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The Power Jerk: Yes, It Has Uses
Greg Everett

I've always hated power jerks, like most people who split jerk as their prefered jerk method. It's awkward, uncomfortable and difficult. But I have a grudging respect and appreciation for the exercise because it can be immensely valuable as a training exercise for split jerkers. The power jerk forces a solid, strong dip and strong drive, and possibly more importantly, a balanced and correctly oriented drive. With the split jerk, a lifter can get away with a certain amount of imbalance or forward push of the bar; the power jerk allows virtually none of this margin for error. Accordingly, it's a great exercise for training a vertical dip and drive and a correct punch of the bar not just up, but slightly back.

The power jerk does't need to be performed with heavy weights. In fact, I generally prefer using relatively light weights that allow the lifter to not just do the lift extremely well, but with great speed. This is what carries over to the split jerk to help dial it in. Focus on a vertical and high drive.

Power jerks can be incorporated into your training in a number of ways. They can be performed for doubles and triples on your lighter training days, used as a technique primer immediately before split jerks to help train the vertical dip and drive, or they can be combined into a complex with the split jerk, such as 2 power jerks + 1 split jerk.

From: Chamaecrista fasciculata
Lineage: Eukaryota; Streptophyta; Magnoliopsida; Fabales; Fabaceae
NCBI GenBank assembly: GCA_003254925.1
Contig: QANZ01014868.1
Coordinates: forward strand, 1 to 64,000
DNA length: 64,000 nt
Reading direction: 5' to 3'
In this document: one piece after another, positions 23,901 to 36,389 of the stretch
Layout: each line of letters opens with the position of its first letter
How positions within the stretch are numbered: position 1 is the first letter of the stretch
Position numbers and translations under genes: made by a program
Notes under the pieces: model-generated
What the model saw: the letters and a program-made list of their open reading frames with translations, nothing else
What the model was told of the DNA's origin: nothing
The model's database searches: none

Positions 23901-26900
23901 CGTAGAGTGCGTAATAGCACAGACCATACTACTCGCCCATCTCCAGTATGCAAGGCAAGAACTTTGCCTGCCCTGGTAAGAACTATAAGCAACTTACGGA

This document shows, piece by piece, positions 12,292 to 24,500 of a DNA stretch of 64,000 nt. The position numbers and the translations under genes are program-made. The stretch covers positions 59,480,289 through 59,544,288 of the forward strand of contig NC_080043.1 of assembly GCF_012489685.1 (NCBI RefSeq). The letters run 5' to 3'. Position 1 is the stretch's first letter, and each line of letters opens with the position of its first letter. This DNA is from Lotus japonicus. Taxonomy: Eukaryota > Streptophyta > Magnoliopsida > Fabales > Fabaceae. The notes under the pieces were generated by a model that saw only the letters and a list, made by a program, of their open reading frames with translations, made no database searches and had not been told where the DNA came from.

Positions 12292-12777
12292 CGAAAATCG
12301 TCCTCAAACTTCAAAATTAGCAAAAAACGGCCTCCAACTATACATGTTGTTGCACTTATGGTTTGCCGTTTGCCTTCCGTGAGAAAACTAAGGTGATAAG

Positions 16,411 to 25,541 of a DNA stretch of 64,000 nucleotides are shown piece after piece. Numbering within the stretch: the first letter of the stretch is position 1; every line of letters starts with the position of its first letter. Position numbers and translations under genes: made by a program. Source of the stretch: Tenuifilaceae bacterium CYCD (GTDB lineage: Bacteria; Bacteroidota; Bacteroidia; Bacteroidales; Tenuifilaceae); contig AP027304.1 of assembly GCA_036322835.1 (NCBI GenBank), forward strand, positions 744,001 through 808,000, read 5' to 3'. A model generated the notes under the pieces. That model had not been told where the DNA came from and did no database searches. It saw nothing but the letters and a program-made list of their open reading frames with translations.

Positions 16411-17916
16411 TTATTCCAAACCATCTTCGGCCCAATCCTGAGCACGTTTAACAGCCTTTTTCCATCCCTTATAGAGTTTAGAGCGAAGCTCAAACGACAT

They can also be helpful for lifters working to develop a more elastic dip and drive for the jerk. For this purpose, the majority of reps should be relatively light initially to allow the lifter to develop a feel for the timing, and gradually the weights can be increased. Heavier weights will include more barbell whip, which will increase the effectiveness of the elastic jerk dip and drive.




Greg Everett is the owner of Catalyst Athletics, head coach of the national-medalist Catalyst Athletics weightlifting team, publisher of The Performance Menu, author of the books Olympic Weightlifting: A Complete Guide for Athletes & Coaches and Olympic Weightlifting for Sports, director/writer/producer/editor/everything of the documentary American Weightlifting, fifth-place finisher at the USAW National Championships, masters national champion and masters American record holder in the clean & jerk. Follow him on Facebook here and and sign up for his free newsletter here.

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